CT-Guided Biopsy

CT-Guided Biopsy



Computed tomography (CT) is a process that images anatomic information from a cross-sectional plane of the body. Biopsy is the process of taking a sample of tissue from the body for analysis. CT is commonly used in biopsies to provide images that help guide the tools or equipment necessary to perform the biopsy to the appropriate area of the body.


CT is used in the process of performing a biopsy, such as a needle biopsy, in order to guide the needle to the site of the biopsy and to provide rapid and precise localization of the needle. CT enables imaging of areas that are normally beyond visible boundaries. This enables the physician to see the target area clearly and help to ensure that the tissue being removed is from the target lesion.


The patient that suffers from claustrophobia will want to discuss this with their physician. This procedure involves the patient being placed into the CT scanner, typically a small, enclosed area. Depending on the specific type of biopsies being performed, certain anesthetics will be used, so discuss drug allergies with your physician.


CT can assist in providing more enhanced images of a suspicious lesion. It helps to determine whether a tumor is truly solitary or not. CT can characterize the tumor and aid in the estimation of malignancy.


Since there are many different types of biopsies, you should follow the instructions from your physician to prepare for your CT-guided biopsy. Patients who suffer from claustrophobia should discuss their concerns with the physician. In some cases, medicine can be given that will relax the patient during the procedure.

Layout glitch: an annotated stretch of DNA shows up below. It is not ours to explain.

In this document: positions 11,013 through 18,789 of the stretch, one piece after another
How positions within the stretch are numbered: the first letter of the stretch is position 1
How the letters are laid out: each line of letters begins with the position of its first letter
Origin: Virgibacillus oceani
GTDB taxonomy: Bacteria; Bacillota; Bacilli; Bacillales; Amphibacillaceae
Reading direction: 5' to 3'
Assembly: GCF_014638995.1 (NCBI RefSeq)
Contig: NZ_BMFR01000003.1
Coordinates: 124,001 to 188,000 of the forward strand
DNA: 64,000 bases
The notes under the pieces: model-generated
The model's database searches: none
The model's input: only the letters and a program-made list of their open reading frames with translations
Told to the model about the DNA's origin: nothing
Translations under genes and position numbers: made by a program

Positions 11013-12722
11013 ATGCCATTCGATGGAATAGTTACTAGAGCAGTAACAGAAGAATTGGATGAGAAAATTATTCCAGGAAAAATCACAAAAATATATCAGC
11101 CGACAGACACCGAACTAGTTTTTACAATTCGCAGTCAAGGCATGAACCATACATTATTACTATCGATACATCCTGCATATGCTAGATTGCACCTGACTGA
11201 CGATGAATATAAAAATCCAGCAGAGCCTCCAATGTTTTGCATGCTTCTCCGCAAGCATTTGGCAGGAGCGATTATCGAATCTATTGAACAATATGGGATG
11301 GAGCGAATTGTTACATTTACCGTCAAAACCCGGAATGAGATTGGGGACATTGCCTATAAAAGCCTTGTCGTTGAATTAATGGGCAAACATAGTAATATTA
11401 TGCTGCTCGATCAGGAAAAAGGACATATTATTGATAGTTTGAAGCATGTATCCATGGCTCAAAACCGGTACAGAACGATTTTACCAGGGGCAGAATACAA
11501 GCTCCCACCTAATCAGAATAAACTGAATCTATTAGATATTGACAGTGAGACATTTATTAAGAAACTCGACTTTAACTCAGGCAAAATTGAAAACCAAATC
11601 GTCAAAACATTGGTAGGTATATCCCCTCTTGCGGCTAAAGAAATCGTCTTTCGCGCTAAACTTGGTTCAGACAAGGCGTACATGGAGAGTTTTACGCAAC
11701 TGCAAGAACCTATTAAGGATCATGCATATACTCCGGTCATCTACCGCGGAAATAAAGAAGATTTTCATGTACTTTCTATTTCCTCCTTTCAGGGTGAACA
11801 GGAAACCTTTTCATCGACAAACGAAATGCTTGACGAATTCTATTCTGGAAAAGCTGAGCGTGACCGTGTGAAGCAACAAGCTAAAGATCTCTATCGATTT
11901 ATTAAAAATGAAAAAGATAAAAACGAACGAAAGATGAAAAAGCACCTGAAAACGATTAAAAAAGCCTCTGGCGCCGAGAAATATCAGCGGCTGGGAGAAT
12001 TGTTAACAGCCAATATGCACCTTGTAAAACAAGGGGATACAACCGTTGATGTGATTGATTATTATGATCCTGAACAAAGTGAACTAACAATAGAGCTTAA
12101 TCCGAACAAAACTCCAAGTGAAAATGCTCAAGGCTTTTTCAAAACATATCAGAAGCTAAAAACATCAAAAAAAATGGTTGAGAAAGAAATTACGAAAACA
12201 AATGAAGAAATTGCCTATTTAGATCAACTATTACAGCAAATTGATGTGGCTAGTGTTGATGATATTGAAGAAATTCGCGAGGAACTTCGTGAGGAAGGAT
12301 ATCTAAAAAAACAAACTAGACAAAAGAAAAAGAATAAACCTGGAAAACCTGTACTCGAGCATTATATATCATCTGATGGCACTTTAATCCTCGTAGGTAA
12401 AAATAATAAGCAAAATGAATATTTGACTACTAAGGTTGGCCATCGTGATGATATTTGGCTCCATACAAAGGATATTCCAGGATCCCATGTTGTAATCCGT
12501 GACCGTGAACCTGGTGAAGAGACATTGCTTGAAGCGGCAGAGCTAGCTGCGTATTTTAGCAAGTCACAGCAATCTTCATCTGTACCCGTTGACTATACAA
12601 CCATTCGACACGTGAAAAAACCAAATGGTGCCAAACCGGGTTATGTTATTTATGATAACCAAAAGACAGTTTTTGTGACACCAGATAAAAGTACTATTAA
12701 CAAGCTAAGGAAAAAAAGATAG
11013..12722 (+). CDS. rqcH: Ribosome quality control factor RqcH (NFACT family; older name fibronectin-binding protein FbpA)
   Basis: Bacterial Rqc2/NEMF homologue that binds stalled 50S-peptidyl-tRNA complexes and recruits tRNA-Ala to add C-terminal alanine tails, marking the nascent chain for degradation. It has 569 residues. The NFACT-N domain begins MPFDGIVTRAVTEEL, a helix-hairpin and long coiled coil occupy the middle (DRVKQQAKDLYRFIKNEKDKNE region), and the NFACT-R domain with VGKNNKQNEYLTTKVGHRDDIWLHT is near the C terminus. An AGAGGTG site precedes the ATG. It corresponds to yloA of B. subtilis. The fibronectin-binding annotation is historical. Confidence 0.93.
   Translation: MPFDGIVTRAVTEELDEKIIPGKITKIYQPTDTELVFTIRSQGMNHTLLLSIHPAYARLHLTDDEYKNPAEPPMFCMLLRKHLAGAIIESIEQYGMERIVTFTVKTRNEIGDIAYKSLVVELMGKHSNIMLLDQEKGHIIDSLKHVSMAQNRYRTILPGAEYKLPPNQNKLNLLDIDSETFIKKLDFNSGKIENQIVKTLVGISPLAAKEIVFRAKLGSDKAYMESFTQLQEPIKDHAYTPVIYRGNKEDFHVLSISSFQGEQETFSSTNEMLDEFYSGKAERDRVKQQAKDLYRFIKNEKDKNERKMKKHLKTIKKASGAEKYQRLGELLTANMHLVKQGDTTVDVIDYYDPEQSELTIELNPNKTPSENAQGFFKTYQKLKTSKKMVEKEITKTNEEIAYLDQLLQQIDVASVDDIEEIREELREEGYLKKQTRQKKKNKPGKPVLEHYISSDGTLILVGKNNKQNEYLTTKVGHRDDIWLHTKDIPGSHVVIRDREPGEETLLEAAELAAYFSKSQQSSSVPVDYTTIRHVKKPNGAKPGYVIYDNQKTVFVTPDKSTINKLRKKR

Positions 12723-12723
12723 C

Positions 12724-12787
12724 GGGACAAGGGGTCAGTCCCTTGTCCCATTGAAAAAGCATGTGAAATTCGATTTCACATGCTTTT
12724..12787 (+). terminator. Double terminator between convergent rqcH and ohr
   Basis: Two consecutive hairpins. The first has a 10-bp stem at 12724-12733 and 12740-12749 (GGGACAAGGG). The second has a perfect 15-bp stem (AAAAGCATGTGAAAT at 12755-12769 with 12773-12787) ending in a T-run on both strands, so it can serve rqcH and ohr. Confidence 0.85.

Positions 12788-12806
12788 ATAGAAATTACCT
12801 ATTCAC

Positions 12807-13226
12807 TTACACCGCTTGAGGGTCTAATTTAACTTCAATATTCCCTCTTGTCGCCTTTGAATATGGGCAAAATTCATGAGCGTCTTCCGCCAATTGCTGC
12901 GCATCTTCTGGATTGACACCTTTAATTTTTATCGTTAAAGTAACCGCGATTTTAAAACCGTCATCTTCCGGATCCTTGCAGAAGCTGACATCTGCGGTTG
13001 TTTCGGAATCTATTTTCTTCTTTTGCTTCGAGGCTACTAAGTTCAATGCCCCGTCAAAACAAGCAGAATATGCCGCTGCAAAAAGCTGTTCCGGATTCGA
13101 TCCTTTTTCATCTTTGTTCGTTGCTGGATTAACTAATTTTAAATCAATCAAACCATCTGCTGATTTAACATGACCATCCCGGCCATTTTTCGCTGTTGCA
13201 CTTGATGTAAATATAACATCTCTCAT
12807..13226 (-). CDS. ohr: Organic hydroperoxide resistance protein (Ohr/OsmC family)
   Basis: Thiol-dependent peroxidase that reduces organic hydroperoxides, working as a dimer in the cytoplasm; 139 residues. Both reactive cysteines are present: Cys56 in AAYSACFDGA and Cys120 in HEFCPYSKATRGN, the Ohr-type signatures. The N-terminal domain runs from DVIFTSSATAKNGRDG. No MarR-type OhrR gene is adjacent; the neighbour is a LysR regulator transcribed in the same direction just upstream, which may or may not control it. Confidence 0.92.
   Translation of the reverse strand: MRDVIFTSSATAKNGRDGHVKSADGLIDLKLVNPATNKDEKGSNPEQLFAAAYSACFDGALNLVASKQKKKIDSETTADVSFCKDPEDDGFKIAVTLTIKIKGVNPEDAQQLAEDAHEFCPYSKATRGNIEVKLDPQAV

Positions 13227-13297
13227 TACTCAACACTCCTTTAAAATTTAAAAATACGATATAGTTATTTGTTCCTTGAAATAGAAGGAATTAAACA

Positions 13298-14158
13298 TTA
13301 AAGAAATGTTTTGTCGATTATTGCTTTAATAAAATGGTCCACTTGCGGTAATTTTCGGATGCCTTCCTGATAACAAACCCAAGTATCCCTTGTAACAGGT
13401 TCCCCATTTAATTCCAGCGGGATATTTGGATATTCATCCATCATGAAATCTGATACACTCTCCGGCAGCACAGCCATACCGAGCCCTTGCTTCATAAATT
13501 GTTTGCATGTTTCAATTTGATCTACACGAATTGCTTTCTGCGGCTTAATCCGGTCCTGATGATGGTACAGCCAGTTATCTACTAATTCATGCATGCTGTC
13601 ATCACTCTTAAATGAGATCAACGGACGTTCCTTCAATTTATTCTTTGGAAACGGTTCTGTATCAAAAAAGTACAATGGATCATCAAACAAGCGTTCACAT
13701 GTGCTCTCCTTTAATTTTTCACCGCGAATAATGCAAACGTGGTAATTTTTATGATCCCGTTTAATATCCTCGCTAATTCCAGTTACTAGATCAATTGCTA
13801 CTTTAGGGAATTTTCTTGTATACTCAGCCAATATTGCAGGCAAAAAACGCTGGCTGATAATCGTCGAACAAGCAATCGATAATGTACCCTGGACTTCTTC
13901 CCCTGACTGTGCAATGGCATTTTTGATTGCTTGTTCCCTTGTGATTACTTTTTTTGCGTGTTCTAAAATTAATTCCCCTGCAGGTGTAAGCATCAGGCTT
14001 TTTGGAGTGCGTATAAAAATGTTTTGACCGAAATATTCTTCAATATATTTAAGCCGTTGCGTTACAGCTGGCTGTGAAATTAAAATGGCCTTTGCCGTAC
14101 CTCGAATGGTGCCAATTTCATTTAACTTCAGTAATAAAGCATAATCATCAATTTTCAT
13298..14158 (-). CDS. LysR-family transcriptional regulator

CT-guided biopsy does not increase the risk of the biopsy any more than any other radiologic imaging such as x ray.

Normal results

Because the area being biopsied, as well as the specific type of biopsy procedure can vary, results will vary. Before undergoing the procedure, notification procedure should be clearly defined.



Stedman's Medical Dictionary. 27th ed. Philadelphia: Lippincot Williams & Wilkins, 2000.
Tierney, Lawrence, et. al. Current Medical Diagnosis and Treatment. Los Altos: Lange Medical Publications, 2001.


Garpestad, E., et. al. "CT Fluoroscopy Guidance for Transbronchial Needle Aspiration." Chest 119 (February 2001).
Shaffer, K. "Role of Radiology for Imaging and Biopsy of Solitary Pulmonary Nodules." Chest 116 (December 1999).
White, C.S., C.A. Meyer, and P. A. Templeton. "CT Fluoroscopy for Throacic Interventional Procedures." Radiologic Clinics of North America 38 (March 2000).
White, C.S., et. al. "Transbronchial Needle Aspiration: Guidance with CT Fluoroscopy." Chest 118 (December 2000).

Key terms

Lesion — A pathologic change in tissues.
Malignancy — A locally invasive and destructive growth.
Gale Encyclopedia of Medicine. Copyright 2008 The Gale Group, Inc. All rights reserved.
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She underwent CT-guided biopsy of a pulmonary nodule which revealed spindle cells consistent with smooth muscle differentiation, without cellular atypia, necrosis, or mitotic figures.
A CT-guided biopsy was taken, resulting in immunohistochemical analysis positive for C-Kit (Figure 3), CD34, and Ki67.
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Subsequent CT-guided biopsy revealed metastatic disease.